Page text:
Subareolar Abscess in an Adult Male Mimicking Carcinoma BreastCorrespondence Address :
Dr. Anu Nanda,
Room No. 307, Professor and Head, Department of Pathology, ESIC Dental
College and Hospital, Rohini, Delhi, India.
Anucleate squames, Fine needle aspiration, Malignancy, Unusual presentation
Subareolar abscess generally occurs in young females, but it is extremely rare in males. Since breast carcinomas in males arises in the subareolar region, it is important to differentiate between benign and malignant lesions in this areas [1,2].
Authors describe a case of male breast swelling clinically mimicking malignancy, diagnosed as subareolar abscess on fine needle aspiration. A-52-year old male presented with a painful swelling in the left breast for last 15 days. The swelling was progressively increasing in size. The patient was a non-smoker, non-diabetic and gave a negative history of trauma, nipple piercing, any iatrogenic procedure, tubercular infection and medical treatment. On inspection, overlying skin was red and there was no nipple discharge. On palpation, there was a firm, well defined, tender mass measuring 3X2 cm in subareolar region in left breast (Table/Fig 1). No palpable regional lymphadenopathy was noted.
Haematological investigations revealed polymorphonuclear leucocytosis. Liver function tests, kindey function tests and random blood sugar were within normal limits. Fine needle aspiration, performed with a 22 gauge needle yielded 0.5 ml pus, which was smeared, fixed and stained with Giemsa and Ziehl-Neelson (ZN) stain. Microscopic examination of the stained slide revealed a highly cellular smear with a predominance of neutrophils along with few nucleated squamous cells, anucleated squames and histiocytes. Occasional foreign body giant cells were also seen (Table/Fig 2). Background showed granular debris. No evidence of malignant cells was noted. ZN stain for acid-fast bacilli was negative. A diagnosis of subareolar abscess was rendered. The patient was given a course of broad spectrum antibiotics. The swelling reduced after two weeks of medication.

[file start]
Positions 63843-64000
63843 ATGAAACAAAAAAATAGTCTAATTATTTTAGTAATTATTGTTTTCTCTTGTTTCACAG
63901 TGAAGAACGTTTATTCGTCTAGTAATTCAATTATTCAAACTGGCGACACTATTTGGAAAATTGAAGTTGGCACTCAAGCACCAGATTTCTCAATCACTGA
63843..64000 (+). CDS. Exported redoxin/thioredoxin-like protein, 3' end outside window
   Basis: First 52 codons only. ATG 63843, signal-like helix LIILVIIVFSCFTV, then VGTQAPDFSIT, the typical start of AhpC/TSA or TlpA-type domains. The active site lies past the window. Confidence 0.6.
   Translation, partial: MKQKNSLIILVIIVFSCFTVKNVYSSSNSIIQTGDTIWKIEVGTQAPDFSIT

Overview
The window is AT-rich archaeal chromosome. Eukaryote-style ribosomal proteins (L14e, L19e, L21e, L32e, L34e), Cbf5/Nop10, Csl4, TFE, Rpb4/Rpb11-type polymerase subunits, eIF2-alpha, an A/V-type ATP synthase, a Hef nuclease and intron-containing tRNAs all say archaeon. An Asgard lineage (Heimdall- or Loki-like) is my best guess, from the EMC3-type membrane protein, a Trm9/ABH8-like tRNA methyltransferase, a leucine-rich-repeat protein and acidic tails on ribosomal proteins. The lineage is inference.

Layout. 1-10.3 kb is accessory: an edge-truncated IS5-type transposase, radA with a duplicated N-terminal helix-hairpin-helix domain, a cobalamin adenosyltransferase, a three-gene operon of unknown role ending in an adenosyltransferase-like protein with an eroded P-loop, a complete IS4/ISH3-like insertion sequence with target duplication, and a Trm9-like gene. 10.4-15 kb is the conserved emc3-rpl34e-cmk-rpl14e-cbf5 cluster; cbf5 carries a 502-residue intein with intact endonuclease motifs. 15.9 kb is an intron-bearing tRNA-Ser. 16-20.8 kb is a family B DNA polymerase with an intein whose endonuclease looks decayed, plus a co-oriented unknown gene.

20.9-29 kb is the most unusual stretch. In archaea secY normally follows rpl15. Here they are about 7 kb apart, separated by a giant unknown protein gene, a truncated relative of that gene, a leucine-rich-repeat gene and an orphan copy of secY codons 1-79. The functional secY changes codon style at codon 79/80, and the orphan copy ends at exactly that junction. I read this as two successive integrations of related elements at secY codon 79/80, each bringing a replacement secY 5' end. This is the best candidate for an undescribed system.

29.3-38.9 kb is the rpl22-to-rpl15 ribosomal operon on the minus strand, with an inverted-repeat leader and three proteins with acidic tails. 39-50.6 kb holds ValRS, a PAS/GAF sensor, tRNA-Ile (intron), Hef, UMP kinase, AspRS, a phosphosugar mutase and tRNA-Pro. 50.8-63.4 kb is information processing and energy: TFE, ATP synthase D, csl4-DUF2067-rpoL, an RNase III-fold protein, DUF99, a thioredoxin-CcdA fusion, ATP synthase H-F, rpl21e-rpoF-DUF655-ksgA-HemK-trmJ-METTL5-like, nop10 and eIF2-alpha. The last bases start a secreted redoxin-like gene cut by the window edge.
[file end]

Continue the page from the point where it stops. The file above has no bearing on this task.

Zuska JJ et al., first described subareolar abscess in female breast in 1951 (3). There is squamous metaplasia of major lactiferous ducts or congenital anomalies of ductal system which causes keratin plugging and then abscess formation. It can open through the skin and can cause a discharging sinus [1,3]. Subareolar abscess in male breast is very rare and very few case reports are published in literature. Diabetes and cigarette smoking are strongly associated with abscess formation in males (4). But in present case the patient was a non-diabetic and a non-smoker. Treatment strategy includes incision and drainage with broad spectrum antibiotics. Some patients respond to antibiotics only and don't require drainage, as was observed in present case. However, recurrence is reported [1,2].
Diagnostic cytological features for subareolar abscess are-presence of anucleate squames associated with dense acute on chronic inflammation and occasional foreign body giant cell as seen in present case (4). Various breast lesions in the subareolar region containning benign and metaplastic squamous cells are epidermoid cyst, pilomatrixoma, papilloma, syringomatous adenoma, fibroadenoma, phyllodes tumour, medullary carcinoma and most commonly gynecomastia. Subareolar abscess can mimic inflammatory breast carcinoma clinically, so cytology smears should be carefully screened for any atypical cells. Malignant squamous cells can occasionally be seen in fibroadenomas, phyllodes tumour and primary squamous cell carcinoma of breast [1,4].
Fine needle aspiration is a simple and cost effective tool to differentiate between these lesions. Pathologists and clinicians should be aware of this entity so that unnecessary surgery can be avoided.
Date of Submission: Feb 24, 2021
Date of Peer Review: Apr 04, 2021
Date of Acceptance: May 05, 2021
Date of Publishing: Jun 01, 2021
• Financial or Other Competing Interests: None
• Was informed consent obtained from the subjects involved in the study? Yes
• For any images presented appropriate consent has been obtained from the subjects. Yes
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